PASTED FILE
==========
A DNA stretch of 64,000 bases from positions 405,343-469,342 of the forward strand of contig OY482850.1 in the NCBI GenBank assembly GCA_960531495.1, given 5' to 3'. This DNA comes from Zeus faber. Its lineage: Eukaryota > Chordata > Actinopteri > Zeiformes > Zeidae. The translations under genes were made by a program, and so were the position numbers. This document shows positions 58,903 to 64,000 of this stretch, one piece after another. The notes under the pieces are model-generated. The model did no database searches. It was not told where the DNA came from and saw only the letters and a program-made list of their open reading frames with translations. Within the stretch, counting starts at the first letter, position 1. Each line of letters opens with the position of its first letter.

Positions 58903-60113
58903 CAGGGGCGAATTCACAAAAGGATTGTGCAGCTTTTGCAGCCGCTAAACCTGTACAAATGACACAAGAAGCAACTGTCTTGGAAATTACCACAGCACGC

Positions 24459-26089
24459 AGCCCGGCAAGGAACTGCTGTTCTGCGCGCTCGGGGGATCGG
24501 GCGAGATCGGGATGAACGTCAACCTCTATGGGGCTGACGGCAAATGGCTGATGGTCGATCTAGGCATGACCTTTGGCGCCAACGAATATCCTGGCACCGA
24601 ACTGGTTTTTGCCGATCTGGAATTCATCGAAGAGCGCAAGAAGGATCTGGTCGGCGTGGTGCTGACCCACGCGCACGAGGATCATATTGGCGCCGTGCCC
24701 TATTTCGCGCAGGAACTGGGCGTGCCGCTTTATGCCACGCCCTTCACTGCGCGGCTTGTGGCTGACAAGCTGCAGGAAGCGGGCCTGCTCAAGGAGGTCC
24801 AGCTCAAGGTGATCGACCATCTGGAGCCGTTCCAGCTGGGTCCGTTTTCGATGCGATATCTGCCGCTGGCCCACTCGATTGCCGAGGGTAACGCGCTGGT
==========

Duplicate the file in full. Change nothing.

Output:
A DNA stretch of 64,000 bases from positions 405,343-469,342 of the forward strand of contig OY482850.1 in the NCBI GenBank assembly GCA_960531495.1, given 5' to 3'. This DNA comes from Zeus faber. Its lineage: Eukaryota > Chordata > Actinopteri > Zeiformes > Zeidae. The translations under genes were made by a program, and so were the position numbers. This document shows positions 58,903 to 64,000 of this stretch, one piece after another. The notes under the pieces are model-generated. The model did no database searches. It was not told where the DNA came from and saw only the letters and a program-made list of their open reading frames with translations. Within the stretch, counting starts at the first letter, position 1. Each line of letters opens with the position of its first letter.

Positions 58903-60113
58903 CAGGGGCGAATTCACAAAAGGATTGTGCAGCTTTTGCAGCCGCTAAACCTGTACAAATGACACAAGAAGCAACTGTCTTGGAAATTACCACAGCACGC

Positions 24459-26089
24459 AGCCCGGCAAGGAACTGCTGTTCTGCGCGCTCGGGGGATCGG
24501 GCGAGATCGGGATGAACGTCAACCTCTATGGGGCTGACGGCAAATGGCTGATGGTCGATCTAGGCATGACCTTTGGCGCCAACGAATATCCTGGCACCGA
24601 ACTGGTTTTTGCCGATCTGGAATTCATCGAAGAGCGCAAGAAGGATCTGGTCGGCGTGGTGCTGACCCACGCGCACGAGGATCATATTGGCGCCGTGCCC
24701 TATTTCGCGCAGGAACTGGGCGTGCCGCTTTATGCCACGCCCTTCACTGCGCGGCTTGTGGCTGACAAGCTGCAGGAAGCGGGCCTGCTCAAGGAGGTCC
24801 AGCTCAAGGTGATCGACCATCTGGAGCCGTTCCAGCTGGGTCCGTTTTCGATGCGATATCTGCCGCTGGCCCACTCGATTGCCGAGGGTAACGCGCTGGT